It would take me another year or so to convince Don that I would never shoot with a flash while he was playing - I didn't like the look of flash in concert photos in any case. But years of dealing with photographers, professional and amateur, who couldn't shoot in the dim light of jazz clubs and concert halls had made Don wary.
There was a photographer in Toronto who regularly ignored pleas from Don and other musicians, and would turn up at shows with his flash blazing and a bag of records for musicians to sign. (I'm told he's still at it, amazingly.) At a showcase theatre gig in the early '90s with Jane, Dewey Redman and Charlie Haden, Don spotted him stalking around the stage during the soundcheck. He pulled me aside and pointed him out to me.
"If I see him set off that flash in my eyes again," he told me, "I'm going to jump off the stage and stomp a mudhole in his ass."
I was relieved that I wasn't that photographer at that moment, and grateful that, at long last, Don knew that I wasn't.
|Don Pullen, Toronto, April 1989|
Don was an intense man. I think I caught a bit of that when I convinced him to sit for a portrait session with me, in my Parkdale loft just around the corner from Jane and Larry's house, at some point during the East 85th gigs. I was, at this point, intent on trying to get decent portraits of every interesting jazz musician who passed through the city, nurturing as I was a wholly improbable ambition to become the next William Claxton or Francis Wolff.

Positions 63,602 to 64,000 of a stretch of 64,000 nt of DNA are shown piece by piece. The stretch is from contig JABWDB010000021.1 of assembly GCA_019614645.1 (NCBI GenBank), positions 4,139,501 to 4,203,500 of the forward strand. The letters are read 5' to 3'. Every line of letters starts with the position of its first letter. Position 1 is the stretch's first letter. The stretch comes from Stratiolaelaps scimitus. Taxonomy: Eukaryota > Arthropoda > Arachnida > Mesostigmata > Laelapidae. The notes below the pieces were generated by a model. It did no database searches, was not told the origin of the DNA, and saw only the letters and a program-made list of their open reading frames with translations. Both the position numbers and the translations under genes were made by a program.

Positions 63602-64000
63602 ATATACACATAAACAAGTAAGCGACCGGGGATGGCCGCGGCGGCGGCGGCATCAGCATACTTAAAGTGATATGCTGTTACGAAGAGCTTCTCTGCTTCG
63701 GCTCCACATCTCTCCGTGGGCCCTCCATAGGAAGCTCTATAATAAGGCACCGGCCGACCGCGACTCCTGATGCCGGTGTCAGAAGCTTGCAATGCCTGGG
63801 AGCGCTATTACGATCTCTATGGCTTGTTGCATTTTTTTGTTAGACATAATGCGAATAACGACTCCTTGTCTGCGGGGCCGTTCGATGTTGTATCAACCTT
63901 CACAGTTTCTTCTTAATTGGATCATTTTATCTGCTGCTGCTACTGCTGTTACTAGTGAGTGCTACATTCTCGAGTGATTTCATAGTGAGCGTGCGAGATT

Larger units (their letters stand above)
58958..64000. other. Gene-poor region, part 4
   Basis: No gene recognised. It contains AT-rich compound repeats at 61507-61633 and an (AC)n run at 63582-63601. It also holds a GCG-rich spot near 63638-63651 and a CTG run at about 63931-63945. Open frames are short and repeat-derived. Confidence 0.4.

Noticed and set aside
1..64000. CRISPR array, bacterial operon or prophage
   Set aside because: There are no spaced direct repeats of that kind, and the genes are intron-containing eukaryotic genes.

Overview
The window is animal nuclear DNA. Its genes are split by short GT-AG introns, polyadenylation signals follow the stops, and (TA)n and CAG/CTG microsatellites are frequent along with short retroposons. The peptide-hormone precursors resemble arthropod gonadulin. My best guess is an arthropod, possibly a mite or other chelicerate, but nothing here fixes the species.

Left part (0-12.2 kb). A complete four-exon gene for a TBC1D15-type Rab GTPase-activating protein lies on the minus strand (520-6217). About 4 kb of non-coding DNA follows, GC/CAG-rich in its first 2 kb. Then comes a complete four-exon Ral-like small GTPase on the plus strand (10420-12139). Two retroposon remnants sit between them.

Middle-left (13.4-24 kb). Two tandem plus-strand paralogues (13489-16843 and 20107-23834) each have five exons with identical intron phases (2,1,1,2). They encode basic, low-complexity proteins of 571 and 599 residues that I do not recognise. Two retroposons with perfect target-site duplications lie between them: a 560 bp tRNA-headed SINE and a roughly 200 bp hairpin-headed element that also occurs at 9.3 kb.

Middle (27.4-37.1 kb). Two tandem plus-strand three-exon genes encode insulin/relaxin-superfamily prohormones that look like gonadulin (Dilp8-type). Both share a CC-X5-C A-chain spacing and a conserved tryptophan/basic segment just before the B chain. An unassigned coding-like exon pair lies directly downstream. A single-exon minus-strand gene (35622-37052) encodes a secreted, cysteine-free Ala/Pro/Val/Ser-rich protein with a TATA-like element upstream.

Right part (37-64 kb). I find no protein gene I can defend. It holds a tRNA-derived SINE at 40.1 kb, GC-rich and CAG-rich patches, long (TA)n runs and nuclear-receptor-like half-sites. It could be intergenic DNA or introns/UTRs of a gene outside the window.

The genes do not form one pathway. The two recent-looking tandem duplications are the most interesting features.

|Don Pullen, Toronto, April 1989|
I photographed Don with the new grey seamless I'd just bought, using the cool, even north light that came in through the windows of my loft. Perhaps I'm projecting, but I can't look at these photos without seeing Don appraising me rather coolly - an inexperienced kid fumbling his way to something at least technically competent.
If you look closely at Don's knuckles you can see the calluses from years of playing with his unique piano style - scooping up big clusters of keys with the back of his hand and tossing them down the piano. He was the perfect mix of the traditional and avant garde musician, with a "churchiness" to his playing that really came out when he played the Hammond B-3 organ with David Murray.